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How to take down a fake website. Once & for all
IP Insights
7 mins

How to take down a fake website. Once & for all

Table of Contents:

    It’s a frustrating situation to be in. 

    You have a business website. A fraudster copies it and poses like they’re your company. They use your website layout and text and sample your products. Their site looks like yours but with a spoofed URL, making it confusing for unsuspecting customers or business partners to spot. 

    So what’s the best you can do in this type of scenario?

    Report and take the fake website down. 

    You’ll see how to do that today. 

    But before we proceed, a more crucial question to ask yourself is: If I take down one fake website, would that prevent other fraudsters from spoofing our website and squeezing our revenue?

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    Scammers are getting better at spoofing websites

    As of 2017, over 46,000 fake websites were created daily. 

    That’s about 1.385 million fake websites created in one year alone. This number increases monthly and even went up to 2.3 million in May of that year: 

    While reporting this troubling statistic, HelpNet Security noted: 

    In other words, scammers are getting smarter. 

    Take one down today, and they’ll resurface with more sophisticated ways to fake your website tomorrow. Nick Montagu, the CEO of Alphawhale, corroborates:

    But what new ways are fraudsters using to fake websites, you may ask? 

    Various domain name squatting tricks

    Domain name squatting has gone beyond using fake domain extensions. Today, scammers use various tricks to deceive and steal revenue from unknowing customers.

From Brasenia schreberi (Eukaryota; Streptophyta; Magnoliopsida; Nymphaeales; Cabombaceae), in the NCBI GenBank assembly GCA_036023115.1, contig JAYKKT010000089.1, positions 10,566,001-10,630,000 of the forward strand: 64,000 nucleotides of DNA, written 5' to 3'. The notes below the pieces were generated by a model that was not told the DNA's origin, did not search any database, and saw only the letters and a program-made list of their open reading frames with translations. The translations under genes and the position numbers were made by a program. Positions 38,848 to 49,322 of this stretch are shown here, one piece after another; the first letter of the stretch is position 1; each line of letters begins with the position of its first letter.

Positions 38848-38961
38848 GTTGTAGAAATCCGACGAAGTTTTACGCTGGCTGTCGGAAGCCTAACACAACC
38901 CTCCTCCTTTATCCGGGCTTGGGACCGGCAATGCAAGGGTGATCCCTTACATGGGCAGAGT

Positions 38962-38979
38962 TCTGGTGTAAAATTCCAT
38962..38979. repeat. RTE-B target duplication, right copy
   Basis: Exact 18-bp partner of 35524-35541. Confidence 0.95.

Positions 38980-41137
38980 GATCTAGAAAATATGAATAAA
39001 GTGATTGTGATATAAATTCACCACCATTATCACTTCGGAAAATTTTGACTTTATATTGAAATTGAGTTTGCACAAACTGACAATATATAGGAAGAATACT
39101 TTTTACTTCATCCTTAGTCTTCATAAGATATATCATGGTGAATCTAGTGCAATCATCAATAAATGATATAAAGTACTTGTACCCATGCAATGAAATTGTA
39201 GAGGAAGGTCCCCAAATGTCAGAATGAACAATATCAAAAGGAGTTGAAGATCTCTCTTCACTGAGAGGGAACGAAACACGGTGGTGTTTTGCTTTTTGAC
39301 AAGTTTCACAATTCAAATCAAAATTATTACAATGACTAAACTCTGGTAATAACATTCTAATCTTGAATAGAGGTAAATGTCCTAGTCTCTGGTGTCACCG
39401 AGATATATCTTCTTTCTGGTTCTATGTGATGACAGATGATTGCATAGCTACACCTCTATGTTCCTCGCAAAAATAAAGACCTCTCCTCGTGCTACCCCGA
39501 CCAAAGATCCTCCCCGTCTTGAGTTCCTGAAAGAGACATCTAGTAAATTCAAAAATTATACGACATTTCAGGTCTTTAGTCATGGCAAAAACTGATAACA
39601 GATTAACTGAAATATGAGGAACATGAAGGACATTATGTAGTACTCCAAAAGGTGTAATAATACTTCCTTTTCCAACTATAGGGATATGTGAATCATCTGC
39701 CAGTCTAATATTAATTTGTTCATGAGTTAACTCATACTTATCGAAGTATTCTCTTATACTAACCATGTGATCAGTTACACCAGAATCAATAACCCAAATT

Here are the various formats to keep an eye on. 

    1. Typosquatting: Here, scammers register misspelled name variants, targeting users likely to make a typo when typing your exact URL. For instance, filla[.]com instead of fila[.com].
    2. Combosquatting: This squatting trick involves registering your domain name with popular words combined with it. An example could be fila-shoes[.com], fila-shirts[.com], etc. 
    3. Homographsquatting: Scammers can mimic indistinguishable Unicode characters allowing brands to take advantage of international domain names (IDNs). In the case of fila[.com], the English letter “a” (U+0061) can be faked with the Cyrillic letter “а” (U+0430).
    4. Soundsquatting: Criminals can register homophones of your domain, i.e., words that sound like your brand name. This trick could take advantage of the increasing number of customers using text-to-speech software like Siri, Alexa, etc., to search. 
    5. Bitsquatting: This occurs when attackers target hardware errors that can cause a random bit-flip where your domain name is stored. Although this one is technical and rare, this study found it is a real threat worthy of concern.
    6. Levelsquatting: This attack targets mobile users, where a browser’s address bar isn’t wide enough to display an entire URL. Scammers can create and redirect unsuspecting mobile users to shoes[.]fila[.]com[.]mdmftwjj[.]l6kauf04p102xnpq[.]bid, knowing phone browser displays would miss the fake part.
    7. Social media impersonation: Scammers could also run fake social media ads that look like they came from your brand (i.e., brand jacking), redirecting customers to a fake website created with one or more of the methods above. 

    These site-faking tricks deserve a guide of their own because they all have subtle nuances used by an increasing number of scammers who create fake websites. 

    It’s hard to keep up. 

    For instance, FILA, an enterprise company with massive internal and external resources, struggled to keep up with fraud: 

    It’s why FILA leveraged a Revenue Recovery platform like Red Points to monitor and have, so far, removed 297,795 spoof listings online. Other brands and executives also use Red Points to automate monitoring and taking down variants of fake websites 24/7.

    Take Robert B., a VP of Operations:  

    [Red Points Review on G2]

    Other types of fake websites

    Beyond the crafty games of domain squatting, there’s a whole other world of fake websites out there, giving businesses a real run for their money.

    These aren’t just your garden-variety imposters; we’re talking about everything from crafty misinformation sellers to bold counterfeit shops, each one a unique challenge in the fight to protect your brand and your customers.

    1. Phishing websites: These sites mimic legitimate ones to deceive users into entering sensitive information such as passwords or credit card numbers. They often replicate the design of well-known banks, online services, or retailers to trick users.